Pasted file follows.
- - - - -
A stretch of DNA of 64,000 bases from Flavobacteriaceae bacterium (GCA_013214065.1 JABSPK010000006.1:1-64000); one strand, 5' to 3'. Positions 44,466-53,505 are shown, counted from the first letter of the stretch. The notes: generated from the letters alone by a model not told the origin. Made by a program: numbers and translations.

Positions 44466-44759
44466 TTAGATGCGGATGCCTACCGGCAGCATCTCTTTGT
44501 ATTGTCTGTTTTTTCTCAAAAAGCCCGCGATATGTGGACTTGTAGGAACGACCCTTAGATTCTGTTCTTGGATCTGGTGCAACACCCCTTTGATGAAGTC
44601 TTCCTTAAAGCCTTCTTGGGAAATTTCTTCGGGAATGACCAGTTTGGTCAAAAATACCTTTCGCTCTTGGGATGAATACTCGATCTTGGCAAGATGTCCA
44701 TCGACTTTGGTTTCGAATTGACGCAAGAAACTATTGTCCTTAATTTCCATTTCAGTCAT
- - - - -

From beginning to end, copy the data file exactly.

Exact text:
A stretch of DNA of 64,000 bases from Flavobacteriaceae bacterium (GCA_013214065.1 JABSPK010000006.1:1-64000); one strand, 5' to 3'. Positions 44,466-53,505 are shown, counted from the first letter of the stretch. The notes: generated from the letters alone by a model not told the origin. Made by a program: numbers and translations.

Positions 44466-44759
44466 TTAGATGCGGATGCCTACCGGCAGCATCTCTTTGT
44501 ATTGTCTGTTTTTTCTCAAAAAGCCCGCGATATGTGGACTTGTAGGAACGACCCTTAGATTCTGTTCTTGGATCTGGTGCAACACCCCTTTGATGAAGTC
44601 TTCCTTAAAGCCTTCTTGGGAAATTTCTTCGGGAATGACCAGTTTGGTCAAAAATACCTTTCGCTCTTGGGATGAATACTCGATCTTGGCAAGATGTCCA
44701 TCGACTTTGGTTTCGAATTGACGCAAGAAACTATTGTCCTTAATTTCCATTTCAGTCAT